Avoid Growing This Popular Vegetable In The Garden If You Own A Pet

Most pet parents take great precautions when it comes to protecting their pets from harm. One of the most common ways that cats and dogs get ill is by ingesting something that makes them sick. Some things like household cleaners, disinfectants, and plants are widely known as being harmful when pets eat them, which is one reason why you'll want to avoid planting garlic in your garden.

Garlic belongs to the genus known as allium. It is one of the easiest plants to grow in pots or in a garden. It can grow well in small spaces and you can plant it in the fall weather as well as in spring and summer. Although it may be a gardener's dream, it is highly toxic to pets.

This may come as a surprise to many since garlic has a bevy of health benefits for humans. In people, garlic can lower blood pressure and cholesterol, reduce dementia risk, and boost the immune system. Yet in cats and dogs, it can pose a big health hazard.

How garlic can poison cats and dogs

Believe it or not, cats and dogs can become poisoned by garlic. Other alliums such as onions, chives, and leeks are also harmful to pets but not as intensely as garlic is. In fact, when pets ingest garlic, it is five times as toxic as when they eat onions.

Whether cats and dogs chomp down on garlic a lot all at once or eat some every day while out in the yard, it can be fatal, advises Bloorcourt Veterinary Clinic. The first signs of garlic poisoning can be drooling, abdominal pain, vomiting, and diarrhea. Yet it can also cause red blood cells to become damaged so they may also exhibit lethargy, pale gums, and rapid heart and respiratory rates as they become anemic.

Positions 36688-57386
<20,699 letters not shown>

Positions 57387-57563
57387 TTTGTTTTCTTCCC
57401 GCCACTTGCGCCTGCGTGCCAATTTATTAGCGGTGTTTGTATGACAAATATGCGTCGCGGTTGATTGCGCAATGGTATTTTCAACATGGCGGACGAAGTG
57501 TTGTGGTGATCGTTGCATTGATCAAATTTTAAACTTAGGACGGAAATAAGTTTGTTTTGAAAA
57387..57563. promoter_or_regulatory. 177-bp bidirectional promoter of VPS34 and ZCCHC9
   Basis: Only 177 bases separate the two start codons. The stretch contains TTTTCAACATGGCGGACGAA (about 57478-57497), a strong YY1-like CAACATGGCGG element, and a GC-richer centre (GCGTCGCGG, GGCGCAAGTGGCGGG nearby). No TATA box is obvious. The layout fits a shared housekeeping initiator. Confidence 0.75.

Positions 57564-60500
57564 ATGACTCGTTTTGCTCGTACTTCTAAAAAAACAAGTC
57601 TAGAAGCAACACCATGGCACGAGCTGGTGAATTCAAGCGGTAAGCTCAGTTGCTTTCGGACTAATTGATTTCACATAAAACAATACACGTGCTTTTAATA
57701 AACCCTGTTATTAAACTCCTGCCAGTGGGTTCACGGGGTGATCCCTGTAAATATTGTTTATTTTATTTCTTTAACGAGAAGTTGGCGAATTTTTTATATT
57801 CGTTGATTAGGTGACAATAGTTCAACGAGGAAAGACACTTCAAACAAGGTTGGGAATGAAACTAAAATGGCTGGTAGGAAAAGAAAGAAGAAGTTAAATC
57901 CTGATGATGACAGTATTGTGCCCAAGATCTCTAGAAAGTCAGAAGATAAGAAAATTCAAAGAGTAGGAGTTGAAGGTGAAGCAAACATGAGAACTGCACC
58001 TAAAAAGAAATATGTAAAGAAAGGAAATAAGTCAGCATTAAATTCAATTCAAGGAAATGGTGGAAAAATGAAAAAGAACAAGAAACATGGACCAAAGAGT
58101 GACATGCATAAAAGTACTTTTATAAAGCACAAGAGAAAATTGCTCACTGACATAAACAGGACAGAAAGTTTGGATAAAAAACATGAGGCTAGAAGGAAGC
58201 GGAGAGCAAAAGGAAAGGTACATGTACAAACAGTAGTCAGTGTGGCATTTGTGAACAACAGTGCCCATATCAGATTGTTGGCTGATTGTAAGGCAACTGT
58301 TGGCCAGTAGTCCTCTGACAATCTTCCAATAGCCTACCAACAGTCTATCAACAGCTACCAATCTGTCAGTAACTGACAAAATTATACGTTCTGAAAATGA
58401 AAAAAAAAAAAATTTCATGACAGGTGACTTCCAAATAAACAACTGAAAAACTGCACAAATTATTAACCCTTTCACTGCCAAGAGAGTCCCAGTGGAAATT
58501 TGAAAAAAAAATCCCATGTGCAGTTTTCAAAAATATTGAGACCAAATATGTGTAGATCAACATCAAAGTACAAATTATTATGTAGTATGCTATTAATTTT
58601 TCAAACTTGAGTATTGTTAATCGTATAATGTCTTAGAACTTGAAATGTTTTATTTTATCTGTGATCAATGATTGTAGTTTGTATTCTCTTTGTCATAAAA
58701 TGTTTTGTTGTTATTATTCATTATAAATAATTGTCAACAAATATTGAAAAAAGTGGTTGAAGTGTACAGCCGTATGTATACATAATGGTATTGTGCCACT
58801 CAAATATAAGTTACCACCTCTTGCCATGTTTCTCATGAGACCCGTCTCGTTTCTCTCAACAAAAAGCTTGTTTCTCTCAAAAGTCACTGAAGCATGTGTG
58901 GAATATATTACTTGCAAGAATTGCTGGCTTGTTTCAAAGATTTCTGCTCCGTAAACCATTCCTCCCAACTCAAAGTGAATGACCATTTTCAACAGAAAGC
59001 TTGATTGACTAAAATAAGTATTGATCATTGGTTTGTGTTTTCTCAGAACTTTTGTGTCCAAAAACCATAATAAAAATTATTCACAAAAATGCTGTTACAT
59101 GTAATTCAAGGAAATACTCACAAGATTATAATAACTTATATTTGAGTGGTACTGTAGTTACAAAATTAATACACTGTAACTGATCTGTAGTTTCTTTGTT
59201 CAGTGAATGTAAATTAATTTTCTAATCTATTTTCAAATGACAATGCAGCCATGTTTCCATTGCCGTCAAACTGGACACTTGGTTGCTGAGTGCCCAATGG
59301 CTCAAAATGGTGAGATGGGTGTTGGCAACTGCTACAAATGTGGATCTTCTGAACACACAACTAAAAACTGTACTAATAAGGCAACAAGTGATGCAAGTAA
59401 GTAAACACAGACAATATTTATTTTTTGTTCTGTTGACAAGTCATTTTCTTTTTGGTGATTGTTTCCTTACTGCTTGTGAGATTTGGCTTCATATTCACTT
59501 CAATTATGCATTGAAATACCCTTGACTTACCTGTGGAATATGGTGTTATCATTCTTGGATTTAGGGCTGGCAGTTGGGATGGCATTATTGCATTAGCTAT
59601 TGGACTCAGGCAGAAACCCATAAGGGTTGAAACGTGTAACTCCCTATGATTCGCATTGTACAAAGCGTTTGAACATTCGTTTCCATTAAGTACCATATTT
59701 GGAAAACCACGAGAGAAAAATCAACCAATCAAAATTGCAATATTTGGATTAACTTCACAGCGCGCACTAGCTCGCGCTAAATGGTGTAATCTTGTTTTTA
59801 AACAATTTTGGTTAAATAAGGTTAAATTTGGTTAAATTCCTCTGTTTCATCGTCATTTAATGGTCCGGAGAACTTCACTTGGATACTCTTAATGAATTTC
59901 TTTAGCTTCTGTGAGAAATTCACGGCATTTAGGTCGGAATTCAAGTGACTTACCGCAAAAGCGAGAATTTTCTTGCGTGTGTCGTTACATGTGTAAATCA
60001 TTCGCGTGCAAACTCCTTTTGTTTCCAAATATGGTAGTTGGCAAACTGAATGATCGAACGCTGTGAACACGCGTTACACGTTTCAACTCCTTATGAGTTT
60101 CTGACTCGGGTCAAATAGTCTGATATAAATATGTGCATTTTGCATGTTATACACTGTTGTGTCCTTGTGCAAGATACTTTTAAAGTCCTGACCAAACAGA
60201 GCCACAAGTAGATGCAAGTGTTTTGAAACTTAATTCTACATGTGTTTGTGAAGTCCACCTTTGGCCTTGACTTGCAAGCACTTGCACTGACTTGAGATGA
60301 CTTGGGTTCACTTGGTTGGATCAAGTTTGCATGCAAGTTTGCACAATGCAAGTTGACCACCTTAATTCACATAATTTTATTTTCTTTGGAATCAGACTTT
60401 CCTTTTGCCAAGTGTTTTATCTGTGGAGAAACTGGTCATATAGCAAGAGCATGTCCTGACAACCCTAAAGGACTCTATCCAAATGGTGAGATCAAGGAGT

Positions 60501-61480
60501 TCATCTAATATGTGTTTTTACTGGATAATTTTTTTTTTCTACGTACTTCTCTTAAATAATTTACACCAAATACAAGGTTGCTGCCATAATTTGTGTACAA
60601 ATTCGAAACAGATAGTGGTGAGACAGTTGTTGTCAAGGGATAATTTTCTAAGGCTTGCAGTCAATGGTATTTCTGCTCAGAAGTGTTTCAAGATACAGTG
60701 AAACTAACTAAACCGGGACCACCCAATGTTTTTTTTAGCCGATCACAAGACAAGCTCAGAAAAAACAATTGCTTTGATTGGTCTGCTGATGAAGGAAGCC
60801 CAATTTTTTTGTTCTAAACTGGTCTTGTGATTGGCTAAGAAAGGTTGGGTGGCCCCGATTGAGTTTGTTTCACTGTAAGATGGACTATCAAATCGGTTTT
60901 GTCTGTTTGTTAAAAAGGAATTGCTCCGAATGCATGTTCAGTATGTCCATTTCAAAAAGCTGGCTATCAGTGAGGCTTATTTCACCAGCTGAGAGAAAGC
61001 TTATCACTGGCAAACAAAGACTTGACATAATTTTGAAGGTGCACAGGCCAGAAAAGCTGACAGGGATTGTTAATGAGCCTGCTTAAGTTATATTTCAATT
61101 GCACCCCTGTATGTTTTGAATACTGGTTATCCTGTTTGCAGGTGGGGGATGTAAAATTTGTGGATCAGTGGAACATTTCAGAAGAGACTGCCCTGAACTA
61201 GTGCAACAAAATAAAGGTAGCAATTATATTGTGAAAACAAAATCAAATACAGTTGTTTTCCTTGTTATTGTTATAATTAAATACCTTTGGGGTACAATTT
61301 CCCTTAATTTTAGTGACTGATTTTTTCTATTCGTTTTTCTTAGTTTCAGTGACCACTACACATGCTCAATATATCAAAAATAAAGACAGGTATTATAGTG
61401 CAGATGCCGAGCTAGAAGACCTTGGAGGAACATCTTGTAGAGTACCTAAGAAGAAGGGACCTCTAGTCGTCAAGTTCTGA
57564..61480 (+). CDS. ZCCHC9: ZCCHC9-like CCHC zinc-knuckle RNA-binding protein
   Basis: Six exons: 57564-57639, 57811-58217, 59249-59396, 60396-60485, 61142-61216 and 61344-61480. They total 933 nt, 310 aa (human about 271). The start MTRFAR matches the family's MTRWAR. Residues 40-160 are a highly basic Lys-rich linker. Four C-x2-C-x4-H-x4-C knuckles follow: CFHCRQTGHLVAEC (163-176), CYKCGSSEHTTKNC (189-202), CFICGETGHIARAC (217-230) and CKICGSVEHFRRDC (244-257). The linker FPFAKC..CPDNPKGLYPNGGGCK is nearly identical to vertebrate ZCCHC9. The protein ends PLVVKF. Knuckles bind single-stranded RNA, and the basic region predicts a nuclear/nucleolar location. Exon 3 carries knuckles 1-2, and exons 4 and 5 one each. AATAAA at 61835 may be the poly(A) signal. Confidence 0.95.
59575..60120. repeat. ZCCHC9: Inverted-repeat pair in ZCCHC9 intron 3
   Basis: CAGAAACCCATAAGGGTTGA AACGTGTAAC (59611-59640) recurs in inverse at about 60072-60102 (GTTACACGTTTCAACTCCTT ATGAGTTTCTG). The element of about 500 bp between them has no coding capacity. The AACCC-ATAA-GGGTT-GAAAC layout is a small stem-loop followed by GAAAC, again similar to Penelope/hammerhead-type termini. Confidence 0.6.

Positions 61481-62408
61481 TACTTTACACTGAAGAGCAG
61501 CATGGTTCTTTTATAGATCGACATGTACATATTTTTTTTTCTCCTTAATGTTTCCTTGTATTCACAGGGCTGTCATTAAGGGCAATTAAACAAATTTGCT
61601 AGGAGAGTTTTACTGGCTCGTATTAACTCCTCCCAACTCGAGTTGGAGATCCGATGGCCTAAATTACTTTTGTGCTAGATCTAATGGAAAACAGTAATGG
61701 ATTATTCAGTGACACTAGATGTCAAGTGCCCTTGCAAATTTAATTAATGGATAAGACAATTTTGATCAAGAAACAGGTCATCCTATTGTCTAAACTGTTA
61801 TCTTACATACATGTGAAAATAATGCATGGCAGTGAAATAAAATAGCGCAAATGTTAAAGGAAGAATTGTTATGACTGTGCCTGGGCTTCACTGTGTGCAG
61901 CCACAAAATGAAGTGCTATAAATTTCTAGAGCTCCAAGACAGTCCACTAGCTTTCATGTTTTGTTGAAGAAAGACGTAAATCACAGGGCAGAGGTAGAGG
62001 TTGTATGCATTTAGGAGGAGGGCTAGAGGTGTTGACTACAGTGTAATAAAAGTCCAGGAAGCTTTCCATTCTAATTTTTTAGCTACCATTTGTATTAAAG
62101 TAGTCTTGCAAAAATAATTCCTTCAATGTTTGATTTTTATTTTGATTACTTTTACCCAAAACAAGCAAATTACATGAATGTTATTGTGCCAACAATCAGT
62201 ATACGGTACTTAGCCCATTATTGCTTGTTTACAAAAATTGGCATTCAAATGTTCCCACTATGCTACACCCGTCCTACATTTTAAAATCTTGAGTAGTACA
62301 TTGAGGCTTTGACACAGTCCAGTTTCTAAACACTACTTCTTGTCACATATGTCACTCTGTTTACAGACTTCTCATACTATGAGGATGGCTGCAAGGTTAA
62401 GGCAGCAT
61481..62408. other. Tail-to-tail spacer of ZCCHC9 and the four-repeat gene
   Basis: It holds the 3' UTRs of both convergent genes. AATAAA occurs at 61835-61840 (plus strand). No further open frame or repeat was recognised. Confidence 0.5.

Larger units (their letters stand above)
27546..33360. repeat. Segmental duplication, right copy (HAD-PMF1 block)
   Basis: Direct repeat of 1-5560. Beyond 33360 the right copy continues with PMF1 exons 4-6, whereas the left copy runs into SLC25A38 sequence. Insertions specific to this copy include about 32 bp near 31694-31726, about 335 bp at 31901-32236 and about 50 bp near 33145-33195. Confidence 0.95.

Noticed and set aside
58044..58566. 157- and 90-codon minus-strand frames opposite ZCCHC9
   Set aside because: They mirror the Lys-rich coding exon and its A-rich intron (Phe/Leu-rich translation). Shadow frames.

In extreme cases, it can cause anemia because the red blood cells aren't getting proper oxygen. Consequently, when the toxicity becomes severe, it can cause low blood pressure and result in an inability of the blood to clot properly.

Cats are more affected than dogs

Unlike cats, dogs tend to eat anything and will overeat with ease. Though cats are usually pickier when it comes to eating and may not eat a lot of garlic at once, the plant can affect them more. Cats have a smaller amount of specific liver enzymes so in essence have less ability to break down toxic substances. As a result, they are more susceptible to becoming sick when ingesting something they shouldn't.

Besides garlic and onions, you'll also want to avoid planting other members of the allium family in your garden. This includes chives, leeks, and scallions. Other seemingly innocent plants can also hurt your pets to a lesser extent.

Tomatoes, potatoes, and peppers can cause great distress in cats and dogs (via Animal Behavior College). The leaves and stems of these nightshades are toxic. The spectrum of illness from eating nightshade plants can range from mild stomach disturbance to affecting the brain and nervous system. It can also cause cardiac problems. If there is ever a question about which plants are safe for pets, check with your vet before planting.